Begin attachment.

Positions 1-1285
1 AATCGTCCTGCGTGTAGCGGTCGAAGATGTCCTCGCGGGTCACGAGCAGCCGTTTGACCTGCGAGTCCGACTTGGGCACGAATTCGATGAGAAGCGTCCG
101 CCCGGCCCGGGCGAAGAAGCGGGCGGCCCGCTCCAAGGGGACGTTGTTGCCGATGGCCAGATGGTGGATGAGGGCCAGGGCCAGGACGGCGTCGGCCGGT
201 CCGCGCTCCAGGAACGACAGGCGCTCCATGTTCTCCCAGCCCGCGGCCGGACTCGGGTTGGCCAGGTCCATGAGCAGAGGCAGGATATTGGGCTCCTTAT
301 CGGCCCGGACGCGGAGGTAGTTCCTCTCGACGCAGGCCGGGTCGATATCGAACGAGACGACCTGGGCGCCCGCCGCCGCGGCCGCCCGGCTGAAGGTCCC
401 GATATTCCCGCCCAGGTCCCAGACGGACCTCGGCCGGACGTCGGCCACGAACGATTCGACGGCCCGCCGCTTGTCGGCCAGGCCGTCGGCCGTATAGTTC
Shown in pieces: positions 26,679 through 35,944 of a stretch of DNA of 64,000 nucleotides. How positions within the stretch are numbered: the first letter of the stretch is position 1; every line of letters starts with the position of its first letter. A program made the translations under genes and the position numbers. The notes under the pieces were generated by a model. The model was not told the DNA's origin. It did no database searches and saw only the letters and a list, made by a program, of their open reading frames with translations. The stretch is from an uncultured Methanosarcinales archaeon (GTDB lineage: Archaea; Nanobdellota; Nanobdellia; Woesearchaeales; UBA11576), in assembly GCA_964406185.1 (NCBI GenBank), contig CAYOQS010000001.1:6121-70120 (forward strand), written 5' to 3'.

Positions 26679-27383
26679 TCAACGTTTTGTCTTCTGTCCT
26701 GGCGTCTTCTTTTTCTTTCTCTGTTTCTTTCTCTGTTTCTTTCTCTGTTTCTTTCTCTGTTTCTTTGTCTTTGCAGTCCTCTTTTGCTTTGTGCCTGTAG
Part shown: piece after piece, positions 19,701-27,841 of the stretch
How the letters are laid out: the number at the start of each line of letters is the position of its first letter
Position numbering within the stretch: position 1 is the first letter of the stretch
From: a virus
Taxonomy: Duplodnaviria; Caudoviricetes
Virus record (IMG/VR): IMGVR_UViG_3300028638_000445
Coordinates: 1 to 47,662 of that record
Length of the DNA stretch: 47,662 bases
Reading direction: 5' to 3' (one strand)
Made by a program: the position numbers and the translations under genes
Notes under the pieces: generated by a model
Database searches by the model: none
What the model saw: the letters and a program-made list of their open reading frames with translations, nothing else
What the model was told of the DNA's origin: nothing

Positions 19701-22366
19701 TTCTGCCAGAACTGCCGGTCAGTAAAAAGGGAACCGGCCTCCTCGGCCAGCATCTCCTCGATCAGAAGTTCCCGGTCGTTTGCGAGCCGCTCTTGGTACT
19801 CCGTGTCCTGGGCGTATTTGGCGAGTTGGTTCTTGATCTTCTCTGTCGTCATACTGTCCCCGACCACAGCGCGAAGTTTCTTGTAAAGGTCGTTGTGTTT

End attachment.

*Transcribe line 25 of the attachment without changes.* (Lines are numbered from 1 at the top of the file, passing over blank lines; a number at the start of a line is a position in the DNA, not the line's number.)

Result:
Positions 19701-22366